Precise identification of NK-cell populations in humans and nonhuman primates has been confounded by imprecise phenotypic definitions. A common definition used in nonhuman primates, including chimpanzees, is CD3(-) CD8α(+) CD16(+) , and this is the dominant NK-cell phenotype in peripheral blood. However, recent data suggest that in chimpanzees a rare CD8α(-) CD16(+) population also exists. Herein, we present evidence validating the existence of this rare subset in chimpanzee peripheral blood, but also demonstrating that gating on CD3(-) CD8α(-) CD16(+) cells can inadvertently include a large number of CD16(+) myeloid DCs (mDCs). We confirmed the inclusion of mDCs in CD3(-) CD8α(-) CD16(+) gated cells by demonstrating high expression of CD11c, BDCA-1 and HLA-DR, and by the lack of expression of NKp46 and intracellular perforin. We also functionally validated the CD8α(-) NK-cell and mDC populations by mutually exclusive responsiveness to a classical NK-cell stimulus, MHC class I-deficient cells, and a prototypic mDC stimulus, poly I:C, respectively. Overall, these data demonstrate common problems with gating of NK cells that can lead to erroneous conclusions and highlight a critical need for consensus protocols for NK-cell phenotyping.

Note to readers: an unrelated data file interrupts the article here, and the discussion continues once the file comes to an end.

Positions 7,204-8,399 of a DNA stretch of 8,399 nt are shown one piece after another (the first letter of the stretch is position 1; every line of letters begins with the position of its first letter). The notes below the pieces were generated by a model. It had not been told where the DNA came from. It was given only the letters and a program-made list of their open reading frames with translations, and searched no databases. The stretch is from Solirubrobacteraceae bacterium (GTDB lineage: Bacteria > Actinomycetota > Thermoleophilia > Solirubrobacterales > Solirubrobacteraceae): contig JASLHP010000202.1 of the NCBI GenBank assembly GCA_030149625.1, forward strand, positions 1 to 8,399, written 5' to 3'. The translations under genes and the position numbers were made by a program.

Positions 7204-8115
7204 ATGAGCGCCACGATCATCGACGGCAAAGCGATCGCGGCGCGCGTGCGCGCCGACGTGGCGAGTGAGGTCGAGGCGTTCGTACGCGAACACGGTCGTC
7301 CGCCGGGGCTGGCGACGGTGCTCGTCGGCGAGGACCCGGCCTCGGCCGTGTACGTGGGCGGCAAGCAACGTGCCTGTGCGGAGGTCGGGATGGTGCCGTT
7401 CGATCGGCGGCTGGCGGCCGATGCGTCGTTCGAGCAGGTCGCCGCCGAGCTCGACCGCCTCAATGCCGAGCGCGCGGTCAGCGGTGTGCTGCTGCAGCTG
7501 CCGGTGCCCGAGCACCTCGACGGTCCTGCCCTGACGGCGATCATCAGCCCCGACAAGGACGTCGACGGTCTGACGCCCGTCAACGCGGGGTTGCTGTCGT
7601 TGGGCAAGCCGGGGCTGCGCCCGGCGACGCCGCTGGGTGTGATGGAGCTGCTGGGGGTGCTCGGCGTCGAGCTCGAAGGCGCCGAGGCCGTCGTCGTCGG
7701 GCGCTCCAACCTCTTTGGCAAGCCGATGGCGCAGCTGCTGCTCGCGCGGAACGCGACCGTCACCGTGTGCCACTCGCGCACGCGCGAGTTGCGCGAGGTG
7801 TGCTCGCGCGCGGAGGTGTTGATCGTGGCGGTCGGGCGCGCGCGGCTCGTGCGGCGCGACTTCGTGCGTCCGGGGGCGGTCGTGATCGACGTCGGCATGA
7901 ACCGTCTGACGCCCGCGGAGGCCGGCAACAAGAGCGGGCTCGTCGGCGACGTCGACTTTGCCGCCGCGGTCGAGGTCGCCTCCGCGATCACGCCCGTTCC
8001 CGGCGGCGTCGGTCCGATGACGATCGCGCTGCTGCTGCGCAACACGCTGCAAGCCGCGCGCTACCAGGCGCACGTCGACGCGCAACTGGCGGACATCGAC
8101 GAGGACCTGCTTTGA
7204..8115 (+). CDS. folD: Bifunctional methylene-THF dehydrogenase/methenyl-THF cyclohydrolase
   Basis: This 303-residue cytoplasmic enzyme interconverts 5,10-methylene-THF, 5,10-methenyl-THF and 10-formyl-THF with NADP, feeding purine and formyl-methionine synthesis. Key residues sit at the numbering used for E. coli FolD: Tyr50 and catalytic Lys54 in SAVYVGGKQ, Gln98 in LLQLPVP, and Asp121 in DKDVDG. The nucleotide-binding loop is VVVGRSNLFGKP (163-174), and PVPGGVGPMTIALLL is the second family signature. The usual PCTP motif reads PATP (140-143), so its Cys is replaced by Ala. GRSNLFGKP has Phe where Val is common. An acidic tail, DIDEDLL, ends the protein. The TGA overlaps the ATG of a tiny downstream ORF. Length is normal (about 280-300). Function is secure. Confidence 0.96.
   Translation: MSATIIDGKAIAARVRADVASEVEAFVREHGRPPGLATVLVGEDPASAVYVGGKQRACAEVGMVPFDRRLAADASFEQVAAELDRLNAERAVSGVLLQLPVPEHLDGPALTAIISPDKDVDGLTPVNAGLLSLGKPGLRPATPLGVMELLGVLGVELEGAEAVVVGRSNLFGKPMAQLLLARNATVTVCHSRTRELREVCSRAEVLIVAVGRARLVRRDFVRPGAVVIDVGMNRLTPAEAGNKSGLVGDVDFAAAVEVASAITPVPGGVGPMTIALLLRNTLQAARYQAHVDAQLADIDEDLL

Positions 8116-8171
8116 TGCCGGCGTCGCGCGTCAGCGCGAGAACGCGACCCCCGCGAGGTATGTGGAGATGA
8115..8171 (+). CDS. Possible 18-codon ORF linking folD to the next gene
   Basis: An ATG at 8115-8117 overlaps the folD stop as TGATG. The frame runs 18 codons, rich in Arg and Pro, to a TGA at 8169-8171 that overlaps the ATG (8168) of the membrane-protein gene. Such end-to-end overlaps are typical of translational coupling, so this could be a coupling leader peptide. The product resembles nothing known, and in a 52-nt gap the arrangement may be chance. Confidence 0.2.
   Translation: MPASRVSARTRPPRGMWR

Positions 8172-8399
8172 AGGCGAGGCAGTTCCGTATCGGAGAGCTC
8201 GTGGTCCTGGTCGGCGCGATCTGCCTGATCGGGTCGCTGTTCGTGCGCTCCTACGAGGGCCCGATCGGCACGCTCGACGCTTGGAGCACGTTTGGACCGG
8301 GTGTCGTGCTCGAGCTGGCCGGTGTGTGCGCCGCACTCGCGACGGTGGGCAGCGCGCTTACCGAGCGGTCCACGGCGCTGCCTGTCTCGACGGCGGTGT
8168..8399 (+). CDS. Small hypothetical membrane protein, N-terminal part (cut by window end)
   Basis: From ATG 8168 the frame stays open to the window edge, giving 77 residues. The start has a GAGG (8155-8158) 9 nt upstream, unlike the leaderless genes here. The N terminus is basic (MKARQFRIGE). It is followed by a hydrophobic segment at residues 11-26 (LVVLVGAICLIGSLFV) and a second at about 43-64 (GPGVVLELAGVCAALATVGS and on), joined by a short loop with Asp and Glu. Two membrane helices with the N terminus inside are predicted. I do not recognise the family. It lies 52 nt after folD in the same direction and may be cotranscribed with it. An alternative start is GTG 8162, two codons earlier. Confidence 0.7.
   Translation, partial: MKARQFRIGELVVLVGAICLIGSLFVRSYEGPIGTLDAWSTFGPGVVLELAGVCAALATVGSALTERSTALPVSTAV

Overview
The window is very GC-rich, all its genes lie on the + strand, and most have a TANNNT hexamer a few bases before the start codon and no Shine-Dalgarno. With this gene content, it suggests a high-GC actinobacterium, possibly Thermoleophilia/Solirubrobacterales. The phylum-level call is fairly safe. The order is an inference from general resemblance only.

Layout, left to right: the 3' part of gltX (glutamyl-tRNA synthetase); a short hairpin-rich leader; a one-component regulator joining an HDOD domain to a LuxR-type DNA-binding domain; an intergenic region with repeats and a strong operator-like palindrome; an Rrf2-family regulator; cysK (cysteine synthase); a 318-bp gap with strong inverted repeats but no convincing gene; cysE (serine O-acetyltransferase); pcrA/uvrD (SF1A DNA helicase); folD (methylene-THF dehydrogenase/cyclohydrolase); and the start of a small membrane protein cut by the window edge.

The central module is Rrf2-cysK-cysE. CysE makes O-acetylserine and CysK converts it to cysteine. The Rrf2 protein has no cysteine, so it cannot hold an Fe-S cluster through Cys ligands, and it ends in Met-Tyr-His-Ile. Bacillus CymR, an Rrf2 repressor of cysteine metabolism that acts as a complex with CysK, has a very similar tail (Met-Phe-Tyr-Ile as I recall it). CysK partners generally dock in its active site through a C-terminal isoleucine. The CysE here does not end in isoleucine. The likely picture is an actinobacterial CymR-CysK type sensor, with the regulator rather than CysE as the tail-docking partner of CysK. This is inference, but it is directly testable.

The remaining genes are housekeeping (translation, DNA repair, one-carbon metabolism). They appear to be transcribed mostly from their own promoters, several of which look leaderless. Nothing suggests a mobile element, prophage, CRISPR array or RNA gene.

We instead refer these
Methods as "summation" and "averaging" methods respectively. In this work, we
Show that these two methods for computing the hydrostatic mass bias are
Equivalent by demonstrating that the equation used in the second method can be
Derived from taking spatial averages of the Eule...
We provide standardised precise definitions of "missing at
Random" and "missing completely at random", in order to promote unification of
The theory. Using these definitions we clarify the conditions that suffice for
"valid inference" to be obtained under a variety of inferential paradigms....
ABSTRACT Data of 125 patients of cytogenetically normal acute myeloid leukemia (CN-AML) regarding BAALC and combinatorial molecular markers at diagnosis were evaluated. Fewer patients with higher BAALC expression at diagnosis achieved complete remission (CR) (49.2 vs. 75.8%, p=0.002)...
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